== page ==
Psychologists have been trying hard to discern the phenomenon of motivation. As of now, there are four major theories that have been proposed. These include the “Evolutionary Perspective”, “The Drive Reduction Theory”, “The Optimal Arousal Theory” and “Maslow’s Hierarchy of Needs”. Let us now examine these theories in detail.

Evolutionary theory

The early theories that sprung up were based on the notion that everything that happened was based on instincts (hence also called the instinct theory). From an evolutionary point of view, behaviors are not made consciously: they are instinctive, and based on what is most advantageous in terms of passing one’s genes on to the next generation. A baby learns to cry when taken away from its mother because signaling distress saves the infant from the predatory forces of the environment and hence helps the infant survive. Similarly, dogs know how to shake their bodies when wet. All these abilities are inherent by the living being not learnt over the passage of time.

Evidently, there were major problems with this theory. The undeniable role of learning and nurture was not taken into consideration. A lot of what we do is based on intellectual experience and so simply attributing everything to evolution was not going to do the job. Moreover just because something has a tendency to occur does not mean it will always occur, for example a cat has the tendency to chase a mouse but that does not necessarily mean that it will chase the mouse.

The drive reduction theory

The drive reduction theory is all about needs directing actions. Humans are motivated to satisfy their physiological needs in order to maintain homeostasis (the tendency to maintain a balance, or optimal level, within a biological system.) The theory was proposed by Clark Hull in 1943. According to Hull there were two kinds of drives: the primary drive and the secondary drive.

The primary drives consist of innate biological needs such as hunger, food and sex while the secondary drives indirectly satisfy the primary drives such as earning money to pay for food.

So when you feel hungry you have low blood sugar, which is a physiological need and this corresponds to the drive state hunger. Since eating will help you achieve homeostasis, you get up from your comfortable couch and go to the fridge. What motivated you to overcome your lethargy? Your hunger did. In essence this theory states that our drive or motivation springs from our desire as living beings to survive. We search for food because we need food to survive; we build houses because we need shelter to survive and we find mates and fall in love and have families because that is what’s required to keep the human race going.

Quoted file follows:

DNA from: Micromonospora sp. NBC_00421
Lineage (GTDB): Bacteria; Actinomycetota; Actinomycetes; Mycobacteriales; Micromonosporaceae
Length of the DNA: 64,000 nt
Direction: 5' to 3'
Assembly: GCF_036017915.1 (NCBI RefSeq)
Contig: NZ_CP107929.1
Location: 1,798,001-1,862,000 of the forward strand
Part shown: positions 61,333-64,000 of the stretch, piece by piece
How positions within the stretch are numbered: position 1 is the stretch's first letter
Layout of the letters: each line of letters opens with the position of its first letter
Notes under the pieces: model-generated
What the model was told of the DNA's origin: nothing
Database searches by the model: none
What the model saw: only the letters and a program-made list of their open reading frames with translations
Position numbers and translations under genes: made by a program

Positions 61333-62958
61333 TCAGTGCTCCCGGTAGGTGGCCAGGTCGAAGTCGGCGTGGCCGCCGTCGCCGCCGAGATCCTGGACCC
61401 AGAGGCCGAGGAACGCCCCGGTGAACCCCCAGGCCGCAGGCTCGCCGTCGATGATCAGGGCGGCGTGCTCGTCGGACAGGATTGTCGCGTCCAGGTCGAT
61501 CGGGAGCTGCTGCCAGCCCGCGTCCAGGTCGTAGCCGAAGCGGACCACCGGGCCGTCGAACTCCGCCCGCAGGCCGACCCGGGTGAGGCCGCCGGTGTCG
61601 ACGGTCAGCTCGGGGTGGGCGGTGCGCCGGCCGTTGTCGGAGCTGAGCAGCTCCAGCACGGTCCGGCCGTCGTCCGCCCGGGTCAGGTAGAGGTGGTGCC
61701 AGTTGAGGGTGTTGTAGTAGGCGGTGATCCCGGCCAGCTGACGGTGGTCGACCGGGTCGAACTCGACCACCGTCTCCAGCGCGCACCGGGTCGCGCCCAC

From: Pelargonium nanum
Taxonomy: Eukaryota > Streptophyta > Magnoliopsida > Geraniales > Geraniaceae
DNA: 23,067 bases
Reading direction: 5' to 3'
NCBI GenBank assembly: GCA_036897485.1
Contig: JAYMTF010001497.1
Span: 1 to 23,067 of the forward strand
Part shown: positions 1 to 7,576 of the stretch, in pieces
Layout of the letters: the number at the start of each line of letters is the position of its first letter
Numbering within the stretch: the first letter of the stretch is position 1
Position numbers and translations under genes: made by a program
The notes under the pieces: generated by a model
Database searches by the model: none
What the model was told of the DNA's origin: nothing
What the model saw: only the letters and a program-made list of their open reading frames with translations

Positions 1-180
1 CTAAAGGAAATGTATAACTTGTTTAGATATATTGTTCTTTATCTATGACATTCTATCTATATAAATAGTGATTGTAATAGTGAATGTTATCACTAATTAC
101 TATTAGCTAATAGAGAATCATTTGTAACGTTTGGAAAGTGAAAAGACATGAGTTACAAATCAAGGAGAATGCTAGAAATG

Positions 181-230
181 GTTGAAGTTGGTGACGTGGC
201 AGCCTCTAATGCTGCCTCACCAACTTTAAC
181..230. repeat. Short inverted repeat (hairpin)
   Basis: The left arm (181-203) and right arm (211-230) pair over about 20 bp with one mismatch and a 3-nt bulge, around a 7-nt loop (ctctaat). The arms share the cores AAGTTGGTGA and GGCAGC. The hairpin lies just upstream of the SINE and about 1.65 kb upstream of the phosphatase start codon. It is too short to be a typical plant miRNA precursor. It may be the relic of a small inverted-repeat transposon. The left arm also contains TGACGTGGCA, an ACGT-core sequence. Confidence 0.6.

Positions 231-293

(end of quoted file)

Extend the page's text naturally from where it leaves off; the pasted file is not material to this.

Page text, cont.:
This theory also has its limitations. We don’t always feel obligated to worship our needs and fulfill them. People often fast for religious or political causes and subdue their desire to eat. Many abandon shelters and go for a more nomadic life to satisfy some spiritual beliefs. Similarly certain religions require it’s believers to dispel their sexual urges entirely showing how we can overcome both our primary and secondary drives.

The “pleasure-seeking” behaviors also place hurdles in front of the drive reduction theory. For example, people do not eat only when they are hungry. Why would someone seek out fulfillment of their primary drive if that drive is already fulfilled? The optimal arousal theory explains this discrepancy.

The optimal arousal theory

This theory focuses more on the neurologically transmitted dopamine as the motivator of the body. The idea is that our brains reward us every time we do something of its pleasing and so a goal-driven body seeks out things that will achieve arousal (the state of being awake or reactive to stimuli). However too much arousal is also bad for the body and so we seek the optimal level of arousal that would help us perform the most efficiently.

To show how the reward system works, Peter Milner and James Olds conducted an experiment in the early 1950s in


which a rat had an electrode implanted in its brain so that its brain could be locally stimulated at any time. The rat was put in a box that contained two levers: one lever released food and water, and another lever delivered a brief stimulus to the reward center of the brain. At the beginning the rat wandered around the box and stepped on the levers by accident, but before long it was pressing the lever for the brief stimulus repeatedly. This behavior is called electrical self-stimulation. Sometimes, rats would become so involved in pressing the lever that they would forget about food and water, stopping only after collapsing from exhaustion. Electrical self-stimulation apparently provided a reward that reinforced the habit to press the lever. This study provided evidence that animals are motivated to perform behaviors that stimulate dopamine release in the reward center of the brain. Our brains also function the very same way. They seek arousal in the form of stimulus.

It is important to note that everyone has a different level of optimal arousal. For example adrenaline junkies jump off planes and cliffs to get their dopamine rewards where as others might be satiated by nothing more than a good movie or a book. This suggests that we merely want to avoid both boredom and stress.